Saturday, August 16, 2014

Bryce, The Spirit of Plenty and Good Cheer

"I awoke to a commotion outside. As I rubbed my eyes, wondering the time, I could swear I heard the animals in the barn in an uproar. Dozens of voices, from cows, horses, ducks and geese, all babbling at the same time. Assuming there was a wolf or fox harassing the barn animals, I grabbed my pitch fork and lantern and went to investigate. As I left the house, I became aware that there was a rhythm to the noise, as though they all were singing. Was that a harmonica I heard? Was someone in my barn? I saw a dim, flickering from between the planks walling the barn. Approaching cautiously, I peered in the crack between the two, weathered doors to see a most amazing sight.

Suspended in the air about the barn were several will-o-the-wisps. The animals were gathered around a short, round bellied fellow that dipped a ladle into a cauldron, from which he produced a variety of victuals. For the horses and cows, what appeared to be cabbage or lettuces. For the ducks and geese, each a ladle-full of corn. He then retrieved from the cauldron what seemed a small bit of steak or ham, which an owl fluttered down and took from his fingers. A loaf of bread for a family of mice perched on a hay bail. A rat climbed up his leggings to his shoulder, and for it the fellow produced a bit of cheese which it carried down and ate next to the barn cat, who paid it no heed she sat, patiently awaiting her meal.

After giving out foodstuffs, the fat man set the ladle in the cauldron pulled a harmonica out of his pocket. He reclined against a bail of hay, and began to toot out a lively tune, to which the animals began to sway and stamp their feet. Was he bewitching my animals? My livelyhood? Was he going to steal my livestock? In a few moments the mice, having finished their meal, climbed aboard his paunch and--I could not believe it--stood on their hind legs, dancing in a circle. Joining forepaws they circled to the left, then the right, hopping to the jolly tune. I found myself bobbing my head, almost unable to resist joining in the catchy rhythm. And then I sneezed.

Abruptly, the music stopped, the animals were still, and the fat fellow removed the harmonica from his lips, and turned toward me, looking at me through the gap in the doors. He extended a pudgy finger and beckoned to me. I couldn't help myself. I let my pitchfork thump to the ground, and entered, seeing all the animals of the farm gathered around this fat man and his cauldron.

At once the bouncy tune began again, and the larger animals bobbed their heads, and the mice danced. From behind the milking stall came a raccoon rolling the milking pail, which he flipped over, and began to drum on the underside to the rhythm of the song. Enchanted, I too found myself hopping in gaiety about the room, round and round the fat man as he tooted on his harmonica, the will-o-wisps pulsing to the music...."

In the woodlands, there is rumor of a short, round bellied fellow with a gray beard known as Bryce. Descriptions vary from person to person, as indeed few get a chance to have a look at this creature. He's said to carry a magical iron cauldron, from which he can produce all kinds of edible goodness. Sometimes he is seen off the woodland trails, other times in barns, in orchards, in the fields. This person was Bryce, the spirit of plenty and celebration. Animals that normally would not get along, hunter and hunted, put aside their differences for the festivities.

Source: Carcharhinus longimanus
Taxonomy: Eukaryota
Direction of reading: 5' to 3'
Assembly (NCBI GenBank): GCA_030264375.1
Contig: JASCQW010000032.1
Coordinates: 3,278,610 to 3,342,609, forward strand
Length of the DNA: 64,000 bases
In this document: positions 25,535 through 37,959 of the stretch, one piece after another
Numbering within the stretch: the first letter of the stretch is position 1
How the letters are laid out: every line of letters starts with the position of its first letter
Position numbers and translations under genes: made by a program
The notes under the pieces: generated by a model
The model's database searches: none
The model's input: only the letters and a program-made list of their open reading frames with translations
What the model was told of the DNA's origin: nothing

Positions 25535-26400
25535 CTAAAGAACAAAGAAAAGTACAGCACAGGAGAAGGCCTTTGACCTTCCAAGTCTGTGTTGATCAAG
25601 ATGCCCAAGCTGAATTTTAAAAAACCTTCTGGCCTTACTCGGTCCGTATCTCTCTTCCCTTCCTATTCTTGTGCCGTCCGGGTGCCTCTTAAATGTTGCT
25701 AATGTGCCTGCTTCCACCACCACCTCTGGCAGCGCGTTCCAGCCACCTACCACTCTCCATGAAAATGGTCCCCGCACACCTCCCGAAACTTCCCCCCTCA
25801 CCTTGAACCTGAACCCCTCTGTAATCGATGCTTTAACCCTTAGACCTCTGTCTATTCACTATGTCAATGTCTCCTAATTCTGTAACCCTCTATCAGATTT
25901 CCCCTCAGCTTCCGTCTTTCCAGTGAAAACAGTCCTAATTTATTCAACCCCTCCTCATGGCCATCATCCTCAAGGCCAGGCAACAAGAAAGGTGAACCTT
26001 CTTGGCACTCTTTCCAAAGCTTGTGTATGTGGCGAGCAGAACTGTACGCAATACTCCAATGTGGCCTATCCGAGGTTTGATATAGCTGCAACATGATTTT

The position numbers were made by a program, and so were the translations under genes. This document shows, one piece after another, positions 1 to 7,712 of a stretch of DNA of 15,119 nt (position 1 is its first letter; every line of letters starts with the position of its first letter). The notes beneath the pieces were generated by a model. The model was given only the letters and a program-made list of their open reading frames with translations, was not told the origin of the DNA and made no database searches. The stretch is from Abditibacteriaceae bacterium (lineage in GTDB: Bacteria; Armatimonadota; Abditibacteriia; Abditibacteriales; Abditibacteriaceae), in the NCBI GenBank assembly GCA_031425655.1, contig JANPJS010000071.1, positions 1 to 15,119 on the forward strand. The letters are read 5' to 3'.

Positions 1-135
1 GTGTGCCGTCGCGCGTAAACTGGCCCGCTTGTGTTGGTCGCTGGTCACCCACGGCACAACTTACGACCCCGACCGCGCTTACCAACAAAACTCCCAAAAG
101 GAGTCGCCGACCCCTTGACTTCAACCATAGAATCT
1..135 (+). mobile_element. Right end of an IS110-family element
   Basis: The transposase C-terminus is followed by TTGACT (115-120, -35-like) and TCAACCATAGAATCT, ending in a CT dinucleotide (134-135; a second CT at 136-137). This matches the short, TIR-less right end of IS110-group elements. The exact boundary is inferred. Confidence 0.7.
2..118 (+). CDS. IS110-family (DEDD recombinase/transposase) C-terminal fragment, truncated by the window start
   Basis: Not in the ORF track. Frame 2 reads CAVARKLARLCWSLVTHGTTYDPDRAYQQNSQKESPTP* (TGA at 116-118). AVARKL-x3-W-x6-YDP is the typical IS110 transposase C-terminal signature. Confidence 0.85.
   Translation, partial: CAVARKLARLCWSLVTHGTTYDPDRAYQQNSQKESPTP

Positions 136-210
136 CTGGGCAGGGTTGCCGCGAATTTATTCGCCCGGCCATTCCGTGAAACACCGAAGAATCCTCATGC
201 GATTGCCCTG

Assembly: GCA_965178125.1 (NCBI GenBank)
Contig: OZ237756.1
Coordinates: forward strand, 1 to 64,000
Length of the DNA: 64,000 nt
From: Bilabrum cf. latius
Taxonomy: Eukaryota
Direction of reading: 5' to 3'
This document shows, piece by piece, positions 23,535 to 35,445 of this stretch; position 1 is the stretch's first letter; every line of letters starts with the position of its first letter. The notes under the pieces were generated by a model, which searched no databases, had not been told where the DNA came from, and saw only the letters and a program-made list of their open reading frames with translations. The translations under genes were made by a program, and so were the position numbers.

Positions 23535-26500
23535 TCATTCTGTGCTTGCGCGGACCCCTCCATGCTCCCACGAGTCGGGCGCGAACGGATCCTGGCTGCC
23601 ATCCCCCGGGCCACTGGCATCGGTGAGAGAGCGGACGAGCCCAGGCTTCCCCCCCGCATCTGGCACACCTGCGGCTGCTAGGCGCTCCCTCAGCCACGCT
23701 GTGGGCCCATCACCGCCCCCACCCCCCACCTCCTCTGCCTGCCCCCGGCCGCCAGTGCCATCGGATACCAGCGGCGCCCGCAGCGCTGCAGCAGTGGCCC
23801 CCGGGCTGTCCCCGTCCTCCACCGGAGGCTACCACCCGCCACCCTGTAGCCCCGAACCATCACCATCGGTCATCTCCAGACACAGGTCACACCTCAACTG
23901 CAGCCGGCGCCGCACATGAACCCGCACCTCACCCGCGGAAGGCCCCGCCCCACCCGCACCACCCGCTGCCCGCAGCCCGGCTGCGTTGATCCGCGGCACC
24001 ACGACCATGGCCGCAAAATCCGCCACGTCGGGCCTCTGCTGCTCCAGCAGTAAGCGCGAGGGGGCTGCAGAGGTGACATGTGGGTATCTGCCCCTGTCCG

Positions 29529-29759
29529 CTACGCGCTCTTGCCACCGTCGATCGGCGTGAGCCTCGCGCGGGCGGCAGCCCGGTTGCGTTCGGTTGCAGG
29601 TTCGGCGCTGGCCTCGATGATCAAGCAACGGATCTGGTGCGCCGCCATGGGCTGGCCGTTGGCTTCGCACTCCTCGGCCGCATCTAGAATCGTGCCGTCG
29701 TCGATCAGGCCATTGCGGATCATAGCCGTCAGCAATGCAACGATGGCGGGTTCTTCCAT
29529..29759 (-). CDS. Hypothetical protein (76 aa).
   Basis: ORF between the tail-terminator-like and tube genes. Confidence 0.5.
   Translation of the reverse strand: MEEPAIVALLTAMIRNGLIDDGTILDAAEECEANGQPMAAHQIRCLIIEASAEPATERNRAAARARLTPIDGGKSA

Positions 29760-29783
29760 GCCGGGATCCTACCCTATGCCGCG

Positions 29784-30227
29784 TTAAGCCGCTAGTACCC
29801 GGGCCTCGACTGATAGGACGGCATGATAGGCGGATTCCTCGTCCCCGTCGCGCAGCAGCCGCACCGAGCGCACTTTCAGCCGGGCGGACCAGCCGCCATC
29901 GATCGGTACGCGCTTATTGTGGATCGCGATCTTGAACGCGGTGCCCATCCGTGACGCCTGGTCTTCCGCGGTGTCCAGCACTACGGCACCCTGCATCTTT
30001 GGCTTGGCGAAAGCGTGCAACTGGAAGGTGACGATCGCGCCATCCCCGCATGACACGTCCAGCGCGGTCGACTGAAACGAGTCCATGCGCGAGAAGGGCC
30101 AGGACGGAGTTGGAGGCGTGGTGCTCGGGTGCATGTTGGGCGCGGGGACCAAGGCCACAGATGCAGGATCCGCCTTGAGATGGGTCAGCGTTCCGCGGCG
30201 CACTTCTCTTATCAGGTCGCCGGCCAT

PCs approaching with goodwill or gentle caution are spelled, and join in the festivities. It is said that even rampaging ogres and trolls are stilled, some even joining the meal. PCs may test luck if they desire to not join. Any approaching with violent intent must pass a Test of Luck or be entranced by his magic. During this time he will gather his cauldron and attempt escape from the aggressor. From his pot, Bryce will get for them their favorite meats, breads, soups, vegetables, anything their hearts (and their stomachs) desire. After food, drink and dancing the night away, the fat fellow will take his cauldron and disappear, in search of the next site to celebrate.

Anyone passing a test of luck and aggressively disturbing the party will find Bryce a fierce opponent. While not evil in nature, he will defend himself and those invited to his parties. In one hand his ladle serves as a club, and in the other he will grip the handle of his cauldron and thump enemies with it for 4 points of damage per hit. In addition, any creature at the celebration has a 2 in 6 chance to join in Bryce's defense, the rest have the spell of joy broken and returning to their normal proclivities. Bryce can summon magical flying lights for illumination as well as control them to confuse and blind his adversaries, allowing his escape.

Should his cauldron be taken, the thief will find it filled with 1d6 worth of provisions of his favorite food. The ladle can be used to draw 1 provision per day, per person using it, from the cauldron. Bryce will do everything in his power to get his cauldron back.

Bryce, The Spirit of Plenty and Good Cheer

Magical Light
ATTACKS: 1 (special)
A successful attack will bewilder or confuse a sighted adversary, giving a -1 penalty to SKILL the following round.

1 comment:

  1. I need to change the wording of the test of Luck, as it's confusing:

    "Anyone approaching the celebration must Test for Luck or be spelled: Hostile creatures ceasing their attack and friendly creatures joining in the celebration. Any PC may of course choose to not roll and join the celebration."

    I think that's must simpler.